Contardi also had these geometric lights that as a grouping, make for a marvelous backdrop in a corner setting. The different sizes, angles and perspectives are an artful way to create ambiance and warmth with lighting.
DCW Editions featured the “Here Comes the Sun” luminaires, that were created in 1970 by Bertrand Balas, a Toulouse architect. The lamp is named for the Beatles song, written by George Harrison.
Euroluce Lampadari of Italy had a number of spectacular pieces and this chandelier of staggered blown vessels was a mass of color and shine. The green glow is cast from the overhead light source that reflects off the pieces below.
These colorful pendants are from Feenbo. Splendid as a series, the ceramic spokes frame the large clear bulb at the center. They are the Radiations collection, which is an homage to Einstein and the bending of the space-time continuum. No matter the meaning, they are stylish, casual and lively.
Archeo Venice Design reproduces objects from Venetian museum collections in Murano glass that can be easily introduced in a contemporary setting. The company has been able to reproduce several objects from the Fortuny Museum, particularly the lamps that were originally conceived in silk. Breathtaking is an understatement.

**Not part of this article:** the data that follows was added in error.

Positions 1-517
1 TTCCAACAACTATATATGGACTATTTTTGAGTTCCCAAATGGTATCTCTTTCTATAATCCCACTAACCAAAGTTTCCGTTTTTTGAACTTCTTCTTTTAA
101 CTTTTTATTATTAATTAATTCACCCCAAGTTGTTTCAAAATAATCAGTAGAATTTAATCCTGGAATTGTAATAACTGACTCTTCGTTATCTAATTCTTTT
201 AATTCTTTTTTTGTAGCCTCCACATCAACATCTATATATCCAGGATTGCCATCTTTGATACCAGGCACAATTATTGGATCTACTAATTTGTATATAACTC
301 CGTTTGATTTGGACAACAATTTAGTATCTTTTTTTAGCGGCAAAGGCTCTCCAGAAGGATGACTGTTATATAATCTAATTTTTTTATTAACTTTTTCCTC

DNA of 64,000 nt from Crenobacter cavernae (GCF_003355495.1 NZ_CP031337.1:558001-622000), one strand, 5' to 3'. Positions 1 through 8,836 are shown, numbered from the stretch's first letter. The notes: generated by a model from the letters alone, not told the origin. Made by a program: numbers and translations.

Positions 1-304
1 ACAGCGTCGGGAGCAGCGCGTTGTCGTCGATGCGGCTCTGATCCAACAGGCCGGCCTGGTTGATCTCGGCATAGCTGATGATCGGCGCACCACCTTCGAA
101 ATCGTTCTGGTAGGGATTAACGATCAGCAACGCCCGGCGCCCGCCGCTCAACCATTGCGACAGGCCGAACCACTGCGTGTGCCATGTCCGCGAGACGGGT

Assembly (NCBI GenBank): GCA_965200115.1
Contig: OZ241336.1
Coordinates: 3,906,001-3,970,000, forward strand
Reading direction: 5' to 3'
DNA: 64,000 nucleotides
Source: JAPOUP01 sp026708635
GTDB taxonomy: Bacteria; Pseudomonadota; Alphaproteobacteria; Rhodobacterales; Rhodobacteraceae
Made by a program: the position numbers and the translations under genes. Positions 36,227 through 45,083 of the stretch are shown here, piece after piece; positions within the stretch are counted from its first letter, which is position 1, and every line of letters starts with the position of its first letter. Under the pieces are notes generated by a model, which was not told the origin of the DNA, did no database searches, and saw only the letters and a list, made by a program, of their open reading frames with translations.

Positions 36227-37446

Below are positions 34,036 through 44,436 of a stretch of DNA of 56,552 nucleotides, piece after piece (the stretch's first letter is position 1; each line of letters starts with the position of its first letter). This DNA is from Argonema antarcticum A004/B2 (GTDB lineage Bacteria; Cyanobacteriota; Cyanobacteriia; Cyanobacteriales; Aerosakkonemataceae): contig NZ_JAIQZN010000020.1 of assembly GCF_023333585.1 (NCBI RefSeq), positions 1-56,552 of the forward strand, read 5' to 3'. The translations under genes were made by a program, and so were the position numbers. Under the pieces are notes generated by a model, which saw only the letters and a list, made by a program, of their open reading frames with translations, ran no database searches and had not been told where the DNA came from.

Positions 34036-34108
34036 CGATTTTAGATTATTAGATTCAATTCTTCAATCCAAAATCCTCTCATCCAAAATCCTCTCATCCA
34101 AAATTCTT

We first saw Ferroluce of Italy at BDNY in New York and were excited to see them again at Salone Del Mobile. The company is relatively young — founded in 1982 — that melds traditional culture with international modernity. The fixtures are totally made in Italy and recreate some of the old-fashioned pieces that are perfect for today’s spaces. We’re especially fond of the industrial style fixtures in bright colors.
Fontana Arte presetned the ‘Setareh’ collection by Francesco Librizzi, a Sicilian architect. The aim was to give form to light by suspending a hand-blown white satin glass sphere, within a thin metal structure. The light illuminates the frame and the reflections create a field of space, defined by the metal.
IDL, known as Italian Design Lighting, is a partnership of two associates, Lino Feltrin and Antonio Piva, who manufacture decorative lighting. A hand-made and artisan approach, art of the Made in Italy movement, drives the company that creates innovative fixtures such as this branchy wall sconce.
Small bundles of gilded sticks make up the star-like globes of this multi-component chandelier, also from IDL. The little budles can be had a individual or dual pieces of a wall sconce or as a larger collection in this chandelier.
Inarchi’s stand was filled with fixtures made of marble. This is the Geo, an asymmetrical suspension lamp , lit from within by high-performance LED lights.The spheres are majestic and reflect the natural grace of marble in an atypical form — lighting.
LZF displayed an amazing collection of wood veneer light fixtures both sophisticated and whimsical, including this elephant light that evokes Ganesh. Actually, it is the firm’s Smelly Fant figurine turned into a light sculpture. More than a meter and a half tall. Craftsman Manolo Martin turned designer Isidro Ferrer’s vision into reality. Martin used the “vareta” technique to form the three sections of the elephant.